Sunday, August 2, 2015

That's Why We Pray


This month's theme is prayer, which is even more appropriate with all that is going on in the world.


Although MC Hammer will ultimately be remembered for "Hammer Time" and those silly pants, one of my all-time favorites is "Pray:"


We're sending this one out to the Lord
And we thank You and we know we need to pray
'Cause all the blessings that are good they come from above
And once again we want
To say "thank You" to the Lord with all our love


That's why we pray, ah, yeah, pray
We need to pray
Just to make it today.






Wikipedia defines prayer as "an invocation that acts or seeks to activate a rapport with an object of worship through deliberate communication." This sounds rather cold, distant and technical, and not really what Jewish prayer is about. 

Rabbi Lord Jonathan Sacks waxes most eloquently in the introductory essays in the Koren siddurim: "Prayer is the language of the soul in conversation with God. We talk to God. We bring Him our thanks and our hopes, our fears and our dreams."









Anne Lamott grew up atheist and considers herself a "born again, left-wing Jesus lover." But her thoughts about faith and prayer are universal. She shares her insights in Help, Thanks, Wow: the Three Essential Prayers (Riverhead Books, 2012). "Asking for assistance, appreciating the good we witness, and feeling awe at the world...get us through the day and show us the way forward."  Filled with her hallmark honesty and wit, Lamott reminds us that "prayer is talking to something or anything with which we seek union, even if we are bitter or insane or broken. (In fact, these are probably the best possible conditions under which to pray.)"




Koren has embarked on a new project: the Koren Magerman Education Siddur Series includes age appropriate prayer books for several levels. "With emphasis placed firmly on the critical foundations of Reflection, Connection, and Learning, this series of siddurim creates an impactful prayers experience that places God and the user at its center."




The siddur for ages five to seven-year-olds (kindergarten through second grade) is very cute, with mixed media illustrations, large clear print, and a key at the bottom of each page that indicates the part of the service (Morning Blessings, Amida, Shabbat Morning). It is also filled with questions and comments, like "How can we show that Hashem is King?"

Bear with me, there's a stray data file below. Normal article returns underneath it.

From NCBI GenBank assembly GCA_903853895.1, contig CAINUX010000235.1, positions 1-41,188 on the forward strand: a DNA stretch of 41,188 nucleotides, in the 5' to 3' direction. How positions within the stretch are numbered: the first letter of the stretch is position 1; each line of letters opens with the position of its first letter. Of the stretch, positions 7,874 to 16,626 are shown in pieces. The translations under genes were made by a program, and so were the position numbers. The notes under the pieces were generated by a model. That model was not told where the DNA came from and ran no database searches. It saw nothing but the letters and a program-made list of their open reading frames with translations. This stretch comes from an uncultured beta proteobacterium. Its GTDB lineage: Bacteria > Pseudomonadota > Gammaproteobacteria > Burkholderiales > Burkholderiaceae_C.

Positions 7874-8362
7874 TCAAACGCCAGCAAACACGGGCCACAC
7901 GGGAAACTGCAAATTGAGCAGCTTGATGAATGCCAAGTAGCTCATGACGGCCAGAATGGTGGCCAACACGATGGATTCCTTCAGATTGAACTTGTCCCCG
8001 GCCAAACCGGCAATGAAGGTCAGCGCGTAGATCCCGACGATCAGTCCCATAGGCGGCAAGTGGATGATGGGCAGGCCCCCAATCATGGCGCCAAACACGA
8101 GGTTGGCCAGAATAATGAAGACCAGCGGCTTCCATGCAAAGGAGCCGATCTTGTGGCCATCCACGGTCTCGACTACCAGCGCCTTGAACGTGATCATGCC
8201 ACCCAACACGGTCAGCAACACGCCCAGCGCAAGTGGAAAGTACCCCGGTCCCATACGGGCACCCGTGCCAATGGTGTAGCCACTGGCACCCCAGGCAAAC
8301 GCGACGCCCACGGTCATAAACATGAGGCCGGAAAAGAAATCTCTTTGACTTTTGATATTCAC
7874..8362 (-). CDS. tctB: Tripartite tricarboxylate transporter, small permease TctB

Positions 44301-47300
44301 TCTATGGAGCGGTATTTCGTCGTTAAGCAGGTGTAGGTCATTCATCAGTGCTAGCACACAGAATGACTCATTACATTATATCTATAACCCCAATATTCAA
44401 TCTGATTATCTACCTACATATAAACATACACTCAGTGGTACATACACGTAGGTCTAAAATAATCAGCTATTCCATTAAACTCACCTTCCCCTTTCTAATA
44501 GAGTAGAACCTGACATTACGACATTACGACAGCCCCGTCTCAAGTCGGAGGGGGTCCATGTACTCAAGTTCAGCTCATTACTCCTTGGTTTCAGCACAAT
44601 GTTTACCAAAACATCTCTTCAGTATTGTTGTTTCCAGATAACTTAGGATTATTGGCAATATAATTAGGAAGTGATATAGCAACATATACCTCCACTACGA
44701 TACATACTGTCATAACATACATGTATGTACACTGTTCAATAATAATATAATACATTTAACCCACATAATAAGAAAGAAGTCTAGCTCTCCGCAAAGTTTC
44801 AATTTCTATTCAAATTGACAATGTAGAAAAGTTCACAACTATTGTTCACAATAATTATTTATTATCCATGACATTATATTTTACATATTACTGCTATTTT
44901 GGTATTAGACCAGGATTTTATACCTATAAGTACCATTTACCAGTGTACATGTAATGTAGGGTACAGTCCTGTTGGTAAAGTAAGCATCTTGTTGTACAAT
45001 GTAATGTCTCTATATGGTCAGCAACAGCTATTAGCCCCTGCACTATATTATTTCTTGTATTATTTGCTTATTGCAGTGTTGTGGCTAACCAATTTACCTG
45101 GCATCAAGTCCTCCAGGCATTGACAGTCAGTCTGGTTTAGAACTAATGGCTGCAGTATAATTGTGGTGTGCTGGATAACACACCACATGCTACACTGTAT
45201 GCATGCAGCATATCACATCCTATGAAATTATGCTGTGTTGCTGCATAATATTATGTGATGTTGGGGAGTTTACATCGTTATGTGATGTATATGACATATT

The second siddur in the series is for ages eight through eleven (grades three through five), and has fewer and more "mature" illustrations, but continues with the easy-to-use format with the key at the bottom of the page. While the prayers are not translated word-for-word, key phrases are highlighted, and there are more questions and comments, as well as stories and parables.

Both of these come with an "Educator's Companion" for teachers and parents that includes explanations of the text of the prayers, the significance of the accompanying illustration, and the kavanot or intentions. The Youth Siddur companion also includes a review of the educational themes and thought questions.

Young daveners graduate to a prayer book suite to twelve to fifteen-year-olds (grades six through eight), and then to the Ani Tefilla Siddur, which is for grades nine through twelve (ages fifteen and up). Thank you Koren for the beautiful "Summer Camp Siddur and Chumash for reflection, connection, and learning. One of my not-so-fond memories of camp was scrambling through a pile more suited for shaimos (a repository for sacred texts to be disposed of respectfully) than for daily use. Alas that this volume did not exist with its Foreword by Rabbi Lord Jonathan Sacks and diagrams of the structures of the prayer service. The commentary are divided into four sections: one that explains the context or words and phrases of the prayer; a look at the deeper meaning of the prayer; the laws of prayer; and selections to "encourage connection and tefillot in a direct and personal way. I think I am going to use this one myself to enhance my daily prayers.


In another volume from Koren Publishers, Holistic Prayer: A Guide to Jewish Spirituality (Maggid Books, 2014), Rabbi Avi Weiss shares "ideas, concepts, themes, and approaches that have helped him on his personal journey to realize the infinite depth and power of prayer." The book is divided into three sections: Goals of Prayer, Why Set Tefilla? (time, place, text) and Spirituality. This is such a great choice for people looking to enhance their experience, and must like the holistic approach to medicine, it encompasses the whole person - mind, body and spirit.

We pray for the Ultimate Redemption -- may it come speedily and in our day!


Tuesday, July 28, 2015

Male and Female

Life got in the way of making the deadline for this month's Jewish Book Carnival, but please be sure to check out the great selections there.




About the time that Bruce Jenner decided he was Caitlyn,



and the Supreme Court ruled on marriage equality,



I started reading one of the most erudite pieces I've read in a long time. Circle Arrow Spiral: Exploring Gender in Judaism (Mekor Press, 2014) is a thought-provoking study of how the male and female impact every aspect of our lives. Author Miriam Kosman looks at three levels. "First, reality in its ideal sense -- the way things were meant to be; second, reality in its compromised, sociological sense -- the ways things actually are; and third, and most importantly, a path to the perfection of the hoped-for and long-awaited future." While the book has nothing to do with Caitlin Jenner or the Supreme Court, it looks at how male and female manifest in the world: through giving and receiving, through the external and the internal, and the interplay between opposite forces that also have an attraction to each other. Although some topics were challenging -- why women don't learn Talmud, why men control divorce in Jewish law, part of my enjoyment of the book was the author's way of laying out the topics and arguments in an orderly way, pulling in many references and presenting clear and cogent points.